A good way to find things you would genuinely enjoy about the area is to start with a list about the things you like to do. If you like to cook with fresh ingredients, check if there is a local farmers market. If you enjoy sports, look for indoor and outdoor areas that host games, which is also a great way to find new connections.

 

If you have close friends or family, try looking in their area. Another way to set yourself up for a healthy relocation is to have a social support system. Technology makes this much easier than it used to be, but direct, in-person support could be the difference between a good day and a bad one.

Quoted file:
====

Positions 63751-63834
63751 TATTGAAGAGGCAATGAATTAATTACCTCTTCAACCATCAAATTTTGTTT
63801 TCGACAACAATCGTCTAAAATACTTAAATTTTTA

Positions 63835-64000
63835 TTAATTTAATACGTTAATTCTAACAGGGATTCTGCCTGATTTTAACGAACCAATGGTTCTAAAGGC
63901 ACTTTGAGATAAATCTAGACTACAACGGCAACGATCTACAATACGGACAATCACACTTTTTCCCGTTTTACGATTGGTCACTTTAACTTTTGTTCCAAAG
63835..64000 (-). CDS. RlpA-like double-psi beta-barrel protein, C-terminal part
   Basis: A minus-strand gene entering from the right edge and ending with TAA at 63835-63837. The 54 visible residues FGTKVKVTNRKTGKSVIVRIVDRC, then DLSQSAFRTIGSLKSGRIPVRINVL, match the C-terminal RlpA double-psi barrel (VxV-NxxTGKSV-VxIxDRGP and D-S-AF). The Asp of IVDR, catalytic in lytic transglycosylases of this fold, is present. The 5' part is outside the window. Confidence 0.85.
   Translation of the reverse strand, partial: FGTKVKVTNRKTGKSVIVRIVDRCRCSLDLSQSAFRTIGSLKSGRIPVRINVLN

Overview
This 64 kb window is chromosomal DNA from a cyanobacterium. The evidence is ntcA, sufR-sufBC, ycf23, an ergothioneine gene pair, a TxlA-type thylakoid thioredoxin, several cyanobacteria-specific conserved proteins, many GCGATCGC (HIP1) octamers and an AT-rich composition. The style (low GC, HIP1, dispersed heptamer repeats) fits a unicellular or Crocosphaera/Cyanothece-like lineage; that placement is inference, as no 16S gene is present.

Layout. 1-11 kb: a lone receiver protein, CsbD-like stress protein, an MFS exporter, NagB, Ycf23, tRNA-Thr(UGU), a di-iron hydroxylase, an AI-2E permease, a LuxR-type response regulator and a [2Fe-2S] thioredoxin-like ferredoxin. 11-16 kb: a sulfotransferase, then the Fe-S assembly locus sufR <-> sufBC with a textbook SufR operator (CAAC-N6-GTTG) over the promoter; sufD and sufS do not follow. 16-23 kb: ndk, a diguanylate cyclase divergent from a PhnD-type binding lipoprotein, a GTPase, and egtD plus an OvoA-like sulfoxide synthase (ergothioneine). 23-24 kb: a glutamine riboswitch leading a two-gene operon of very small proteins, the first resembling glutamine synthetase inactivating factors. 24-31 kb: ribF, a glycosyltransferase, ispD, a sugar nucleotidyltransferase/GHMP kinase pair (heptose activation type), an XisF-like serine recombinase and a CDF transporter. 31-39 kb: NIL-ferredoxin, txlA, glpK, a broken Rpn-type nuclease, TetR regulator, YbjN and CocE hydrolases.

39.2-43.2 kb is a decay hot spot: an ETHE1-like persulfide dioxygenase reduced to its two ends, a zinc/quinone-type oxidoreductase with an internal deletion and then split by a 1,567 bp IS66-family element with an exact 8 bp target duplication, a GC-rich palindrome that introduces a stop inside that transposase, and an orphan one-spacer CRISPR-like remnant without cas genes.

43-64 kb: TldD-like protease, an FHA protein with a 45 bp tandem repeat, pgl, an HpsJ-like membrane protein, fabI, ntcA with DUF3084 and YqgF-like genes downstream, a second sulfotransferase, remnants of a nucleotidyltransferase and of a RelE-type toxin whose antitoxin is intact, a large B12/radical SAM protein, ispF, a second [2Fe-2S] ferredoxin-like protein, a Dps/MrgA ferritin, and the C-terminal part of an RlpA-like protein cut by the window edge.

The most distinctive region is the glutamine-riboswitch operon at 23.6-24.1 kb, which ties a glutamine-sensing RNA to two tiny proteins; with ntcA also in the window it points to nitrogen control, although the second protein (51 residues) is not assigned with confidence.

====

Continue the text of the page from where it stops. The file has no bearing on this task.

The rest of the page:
You may not have friends or family in the area of your dream job, and that’s okay too! Before moving to the location, try to start getting involved from a distance. Join the social media groups for the region, learn about the local culture, and try to set up a plan of activities to do when you officially relocate.

 

Most importantly, allow yourself time to be excited for the opportunities ahead of you. Relocating can be a fresh start or a new adventure that people need, so outside of planning and packing, take the time to be proud of yourself for the work you have done and plan to do.

 

While this is a good guide, keep in mind that you can always find a reason to not do something. Our recruiters are great at helping candidates relocate to their dream jobs, so connect with our recruiters today! Send in your resume or apply directly to an opportunity!